I’m sure most of you have had that problem, where especially with COVID, where the terminal’s a little further away than where you can read it. That was always my problem, and it gave me a little bit of an angst. So I can now have these on, and I can see now what the prompts are.
I’m not over tipping the waitress anymore, or I’m not getting $50 out when I really didn’t want to get it out. I can read the terminals now, the receipts. I can read my receipts. I can watch TV.
I was in the hospital this last week, and I was able to watch TV from the bed, and also, fill out forms as they bring the stack of forms. With this device, I can go ahead, and I can fill out the forms and not have to try to use either a cell phone with an app or a magnifying glass. I can literally wear these, like glasses. So it’s been very, very helpful.
Going across streets, I can see stop signs and stop lights. And a little bit, you know, I knew that this technology should exist, and it even came down to at one point, where I even built my own CCTV. I just used off the shelf stuff, and this is the device that I used. And it worked. And it’s about, now, I believe partnering with people, like the manufacturers, and letting also your ophthalmologist and optic specialists know that there’s technology out there, and that we’re no longer being forced into be semi-victimized, that we can go ahead and have tools that will help us in the future.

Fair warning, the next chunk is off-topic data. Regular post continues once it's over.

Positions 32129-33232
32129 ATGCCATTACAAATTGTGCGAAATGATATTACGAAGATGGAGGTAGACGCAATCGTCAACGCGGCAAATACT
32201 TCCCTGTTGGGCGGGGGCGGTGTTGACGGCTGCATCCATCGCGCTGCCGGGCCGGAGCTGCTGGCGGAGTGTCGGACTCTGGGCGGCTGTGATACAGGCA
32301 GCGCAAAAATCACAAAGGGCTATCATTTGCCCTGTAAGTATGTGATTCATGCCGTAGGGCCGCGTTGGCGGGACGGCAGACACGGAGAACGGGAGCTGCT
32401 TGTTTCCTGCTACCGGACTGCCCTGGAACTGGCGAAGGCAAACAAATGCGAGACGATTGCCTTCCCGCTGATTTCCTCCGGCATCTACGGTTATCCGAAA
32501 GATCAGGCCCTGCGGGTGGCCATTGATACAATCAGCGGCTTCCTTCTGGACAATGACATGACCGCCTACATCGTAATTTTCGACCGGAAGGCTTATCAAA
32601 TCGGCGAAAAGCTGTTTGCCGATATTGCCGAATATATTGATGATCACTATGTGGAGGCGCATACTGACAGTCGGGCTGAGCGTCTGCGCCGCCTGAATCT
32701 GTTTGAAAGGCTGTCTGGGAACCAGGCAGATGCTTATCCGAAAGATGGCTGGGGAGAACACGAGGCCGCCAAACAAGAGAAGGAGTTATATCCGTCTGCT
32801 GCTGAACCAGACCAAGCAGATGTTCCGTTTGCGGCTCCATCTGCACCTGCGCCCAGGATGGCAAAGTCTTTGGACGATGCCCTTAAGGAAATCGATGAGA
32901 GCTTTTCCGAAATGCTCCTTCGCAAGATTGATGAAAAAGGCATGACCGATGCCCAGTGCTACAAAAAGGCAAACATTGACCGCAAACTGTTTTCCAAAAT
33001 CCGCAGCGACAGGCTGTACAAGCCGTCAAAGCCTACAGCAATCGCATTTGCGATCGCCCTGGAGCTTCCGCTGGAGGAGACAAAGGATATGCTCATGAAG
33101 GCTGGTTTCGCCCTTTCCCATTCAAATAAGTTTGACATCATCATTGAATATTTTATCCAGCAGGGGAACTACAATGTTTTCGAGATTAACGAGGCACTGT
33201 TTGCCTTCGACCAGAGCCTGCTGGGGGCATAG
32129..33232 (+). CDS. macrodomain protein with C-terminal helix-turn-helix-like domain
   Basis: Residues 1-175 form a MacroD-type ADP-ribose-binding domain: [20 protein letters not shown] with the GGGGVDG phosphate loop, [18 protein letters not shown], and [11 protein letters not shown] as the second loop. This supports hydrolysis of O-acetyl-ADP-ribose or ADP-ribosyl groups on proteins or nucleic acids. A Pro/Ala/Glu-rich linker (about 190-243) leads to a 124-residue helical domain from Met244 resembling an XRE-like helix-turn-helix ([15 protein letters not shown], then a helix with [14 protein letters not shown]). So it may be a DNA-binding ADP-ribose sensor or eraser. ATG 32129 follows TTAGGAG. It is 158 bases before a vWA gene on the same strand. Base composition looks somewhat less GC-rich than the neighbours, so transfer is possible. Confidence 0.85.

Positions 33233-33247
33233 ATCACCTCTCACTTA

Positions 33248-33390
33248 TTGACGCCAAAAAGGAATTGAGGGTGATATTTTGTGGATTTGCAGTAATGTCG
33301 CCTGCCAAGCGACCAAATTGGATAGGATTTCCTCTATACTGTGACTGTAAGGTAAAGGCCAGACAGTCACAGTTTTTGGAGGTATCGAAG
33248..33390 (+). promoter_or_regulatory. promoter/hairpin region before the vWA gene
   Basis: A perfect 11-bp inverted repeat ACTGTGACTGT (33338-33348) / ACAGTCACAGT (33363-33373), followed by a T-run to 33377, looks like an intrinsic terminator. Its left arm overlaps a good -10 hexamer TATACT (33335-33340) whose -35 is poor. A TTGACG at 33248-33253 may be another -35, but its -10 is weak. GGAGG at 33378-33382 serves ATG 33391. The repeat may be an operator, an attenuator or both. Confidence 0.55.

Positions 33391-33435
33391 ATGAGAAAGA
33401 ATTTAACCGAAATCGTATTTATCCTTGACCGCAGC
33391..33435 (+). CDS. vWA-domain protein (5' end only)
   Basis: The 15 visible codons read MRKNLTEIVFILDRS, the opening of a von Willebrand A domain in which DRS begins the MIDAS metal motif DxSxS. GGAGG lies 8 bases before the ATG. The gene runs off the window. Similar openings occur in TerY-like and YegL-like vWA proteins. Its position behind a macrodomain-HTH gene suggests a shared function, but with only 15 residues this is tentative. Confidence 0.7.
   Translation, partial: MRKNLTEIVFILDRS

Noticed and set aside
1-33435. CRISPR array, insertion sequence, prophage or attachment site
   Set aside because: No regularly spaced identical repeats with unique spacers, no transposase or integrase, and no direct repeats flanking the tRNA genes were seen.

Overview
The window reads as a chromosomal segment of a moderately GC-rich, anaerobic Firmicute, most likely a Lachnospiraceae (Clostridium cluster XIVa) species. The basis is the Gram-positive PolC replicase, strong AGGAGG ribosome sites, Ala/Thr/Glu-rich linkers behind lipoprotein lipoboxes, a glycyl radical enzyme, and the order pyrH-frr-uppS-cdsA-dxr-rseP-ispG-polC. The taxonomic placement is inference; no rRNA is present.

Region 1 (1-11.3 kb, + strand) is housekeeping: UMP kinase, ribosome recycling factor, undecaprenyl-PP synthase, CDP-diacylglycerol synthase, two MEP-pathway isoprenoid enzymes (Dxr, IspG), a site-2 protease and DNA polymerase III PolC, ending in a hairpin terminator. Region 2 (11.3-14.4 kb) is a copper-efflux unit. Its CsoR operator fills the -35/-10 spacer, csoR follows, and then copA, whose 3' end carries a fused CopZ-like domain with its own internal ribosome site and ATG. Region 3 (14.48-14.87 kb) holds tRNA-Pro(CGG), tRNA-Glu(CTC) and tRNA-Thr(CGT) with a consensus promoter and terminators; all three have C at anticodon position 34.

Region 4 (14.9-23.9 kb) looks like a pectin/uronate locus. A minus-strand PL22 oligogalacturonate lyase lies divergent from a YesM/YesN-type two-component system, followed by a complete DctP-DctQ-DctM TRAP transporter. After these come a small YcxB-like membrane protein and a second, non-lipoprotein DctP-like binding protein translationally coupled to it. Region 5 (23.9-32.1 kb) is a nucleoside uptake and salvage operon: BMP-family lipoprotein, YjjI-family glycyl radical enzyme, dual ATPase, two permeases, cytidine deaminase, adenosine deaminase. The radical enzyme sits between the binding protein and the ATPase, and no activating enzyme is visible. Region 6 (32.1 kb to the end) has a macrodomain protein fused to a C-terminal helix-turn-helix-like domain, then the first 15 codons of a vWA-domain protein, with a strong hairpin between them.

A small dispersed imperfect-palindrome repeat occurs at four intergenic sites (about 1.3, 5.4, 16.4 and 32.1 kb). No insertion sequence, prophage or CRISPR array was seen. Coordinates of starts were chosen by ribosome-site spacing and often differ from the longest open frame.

And I truly believe– I know it for a fact. Because I’m privy to a lot of the technology out there with other markets that as the cameras, and the technology, and the processors get faster and smaller, it’s endless what the options are going to be in the next five to 10 years. So that’s where I’m at right now with my walk with low vision, and honestly, I’m thrilled that there’s organizations that are now open and allowing us to be part of developing new products. So it’s been a great journey.
JAY CORMIER: Oh, Sam, what’s some of the technologies in the past that you’ve found to be more helpful, less helpful? Because, obviously, this has been a journey for you. I think that would be great to let everyone know.